Lewis Larosa (Marvel Comics)/Netflix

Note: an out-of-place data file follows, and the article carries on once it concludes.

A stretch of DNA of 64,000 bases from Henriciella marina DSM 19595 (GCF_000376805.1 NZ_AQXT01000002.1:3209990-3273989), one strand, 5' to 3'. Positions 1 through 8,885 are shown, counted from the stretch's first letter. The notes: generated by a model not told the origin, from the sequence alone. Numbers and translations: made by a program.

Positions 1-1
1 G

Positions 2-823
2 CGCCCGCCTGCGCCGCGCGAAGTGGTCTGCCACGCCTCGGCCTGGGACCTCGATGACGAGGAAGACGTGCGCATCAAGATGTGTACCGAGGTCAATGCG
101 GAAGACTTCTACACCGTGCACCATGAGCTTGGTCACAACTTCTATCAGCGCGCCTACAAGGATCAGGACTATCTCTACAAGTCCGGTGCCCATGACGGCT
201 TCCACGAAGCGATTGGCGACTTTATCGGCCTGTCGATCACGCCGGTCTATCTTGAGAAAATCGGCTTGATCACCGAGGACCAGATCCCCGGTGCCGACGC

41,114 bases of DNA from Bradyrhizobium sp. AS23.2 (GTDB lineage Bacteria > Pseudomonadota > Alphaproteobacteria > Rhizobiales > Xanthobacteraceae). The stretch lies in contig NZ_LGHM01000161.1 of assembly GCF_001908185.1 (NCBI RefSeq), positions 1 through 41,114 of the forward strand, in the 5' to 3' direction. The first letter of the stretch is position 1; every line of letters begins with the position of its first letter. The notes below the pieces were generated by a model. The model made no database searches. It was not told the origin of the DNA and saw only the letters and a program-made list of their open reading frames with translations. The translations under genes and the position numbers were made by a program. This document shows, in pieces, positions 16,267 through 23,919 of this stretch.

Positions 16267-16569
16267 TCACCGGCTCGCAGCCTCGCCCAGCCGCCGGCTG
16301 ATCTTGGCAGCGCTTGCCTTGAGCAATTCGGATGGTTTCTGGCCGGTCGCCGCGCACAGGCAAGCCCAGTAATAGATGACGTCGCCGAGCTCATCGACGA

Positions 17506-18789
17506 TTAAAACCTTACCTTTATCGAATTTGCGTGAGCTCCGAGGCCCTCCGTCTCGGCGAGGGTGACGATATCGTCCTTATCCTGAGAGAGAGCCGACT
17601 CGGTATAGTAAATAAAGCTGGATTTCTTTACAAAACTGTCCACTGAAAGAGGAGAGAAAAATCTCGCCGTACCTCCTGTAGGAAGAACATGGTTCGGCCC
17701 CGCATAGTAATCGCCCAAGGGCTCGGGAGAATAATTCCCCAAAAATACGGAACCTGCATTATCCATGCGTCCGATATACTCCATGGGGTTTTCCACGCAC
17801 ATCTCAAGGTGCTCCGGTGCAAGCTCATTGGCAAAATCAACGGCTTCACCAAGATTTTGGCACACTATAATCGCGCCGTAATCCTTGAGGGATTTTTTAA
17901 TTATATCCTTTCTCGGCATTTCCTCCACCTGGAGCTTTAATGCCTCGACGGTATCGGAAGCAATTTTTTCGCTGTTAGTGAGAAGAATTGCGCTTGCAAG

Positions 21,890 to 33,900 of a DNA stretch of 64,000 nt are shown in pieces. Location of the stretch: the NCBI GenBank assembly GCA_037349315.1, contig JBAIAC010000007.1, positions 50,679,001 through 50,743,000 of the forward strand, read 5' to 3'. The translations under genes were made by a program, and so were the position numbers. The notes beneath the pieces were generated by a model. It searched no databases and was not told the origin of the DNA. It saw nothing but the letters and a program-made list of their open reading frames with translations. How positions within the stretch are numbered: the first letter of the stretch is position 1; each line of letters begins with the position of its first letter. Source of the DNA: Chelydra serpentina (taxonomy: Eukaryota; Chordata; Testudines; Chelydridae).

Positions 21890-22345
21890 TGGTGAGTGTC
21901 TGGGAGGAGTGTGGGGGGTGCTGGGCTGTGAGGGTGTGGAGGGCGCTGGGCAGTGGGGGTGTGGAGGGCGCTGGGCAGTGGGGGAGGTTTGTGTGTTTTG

David Lieberman/Micro (Ebon Moss-Bachrach): Micro first appeared in The Punisher #4 in 1987. A computer hacker, Lieberman was brought into the world of the Punisher after his nephew is killed after hacking the Kingpin’s computers. Seeking revenge, Micro teamed up with the Punisher, eventually becoming his partner, weapons supplier, money launderer, and safe-house operator. But his relationship with Castle didn’t come without cost, as his illegitimate son is killed helping the Punisher negotiate a hostage exchange. While Micro tries to keep Castle from crossing the line, eventually he feels that Castle has gone too far and has lost sight of his original mission, developing a lust for blood rather than justice. Their fallout leads Micro to create his own Punisher to replace Castle, in the form ex-Navy Seal Carlos Cruz. The betrayal leads to a gun battle between Castle and Micro, with Micro ultimately being slain by a rogue SHIELD agent and Castle left wondering if he really would have killed the man he once considered his only friend. Micro is resurrected years later by dark magic wielding, crime boss, the Hood, who promises Micro the resurrection of his son if he helps him take down the Punisher. While the plan fails, their paths cross again when Jigsaw masterminds a plan to capture both Micro and the Punisher. Jigsaw gives Punisher the chance to kill Micro, and he takes it, slashing Micro’s throat and finally answering the years old question. Micro is a testament to that fact that Castle may have temporary allies, but ultimately he has no friends or long-lasting bonds. In the show, Ebon Moss-Bachrach will portray Micro as a former NSA analyst who has suffered his own loss and develops a relationship with Castle for the sake of convenience, a relationship we can surmise will inevitably have an unhappy ending, whether in this season or further down the road.